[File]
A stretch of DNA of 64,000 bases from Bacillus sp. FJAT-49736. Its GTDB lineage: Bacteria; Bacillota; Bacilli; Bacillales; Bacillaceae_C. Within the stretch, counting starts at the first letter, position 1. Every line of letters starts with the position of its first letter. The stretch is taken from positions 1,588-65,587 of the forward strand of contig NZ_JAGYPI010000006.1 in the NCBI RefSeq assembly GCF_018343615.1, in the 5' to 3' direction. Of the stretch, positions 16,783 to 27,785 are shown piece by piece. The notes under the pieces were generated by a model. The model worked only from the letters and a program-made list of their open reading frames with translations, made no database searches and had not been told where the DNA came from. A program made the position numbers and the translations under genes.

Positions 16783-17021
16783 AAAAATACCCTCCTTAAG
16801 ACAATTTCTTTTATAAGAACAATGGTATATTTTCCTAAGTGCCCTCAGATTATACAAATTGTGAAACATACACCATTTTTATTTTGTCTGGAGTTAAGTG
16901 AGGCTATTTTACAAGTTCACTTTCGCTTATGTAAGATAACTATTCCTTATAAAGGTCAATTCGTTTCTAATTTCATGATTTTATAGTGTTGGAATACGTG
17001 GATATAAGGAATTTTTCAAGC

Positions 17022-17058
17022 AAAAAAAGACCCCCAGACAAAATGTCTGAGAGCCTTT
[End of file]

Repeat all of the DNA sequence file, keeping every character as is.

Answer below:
A stretch of DNA of 64,000 bases from Bacillus sp. FJAT-49736. Its GTDB lineage: Bacteria; Bacillota; Bacilli; Bacillales; Bacillaceae_C. Within the stretch, counting starts at the first letter, position 1. Every line of letters starts with the position of its first letter. The stretch is taken from positions 1,588-65,587 of the forward strand of contig NZ_JAGYPI010000006.1 in the NCBI RefSeq assembly GCF_018343615.1, in the 5' to 3' direction. Of the stretch, positions 16,783 to 27,785 are shown piece by piece. The notes under the pieces were generated by a model. The model worked only from the letters and a program-made list of their open reading frames with translations, made no database searches and had not been told where the DNA came from. A program made the position numbers and the translations under genes.

Positions 16783-17021
16783 AAAAATACCCTCCTTAAG
16801 ACAATTTCTTTTATAAGAACAATGGTATATTTTCCTAAGTGCCCTCAGATTATACAAATTGTGAAACATACACCATTTTTATTTTGTCTGGAGTTAAGTG
16901 AGGCTATTTTACAAGTTCACTTTCGCTTATGTAAGATAACTATTCCTTATAAAGGTCAATTCGTTTCTAATTTCATGATTTTATAGTGTTGGAATACGTG
17001 GATATAAGGAATTTTTCAAGC

Positions 17022-17058
17022 AAAAAAAGACCCCCAGACAAAATGTCTGAGAGCCTTT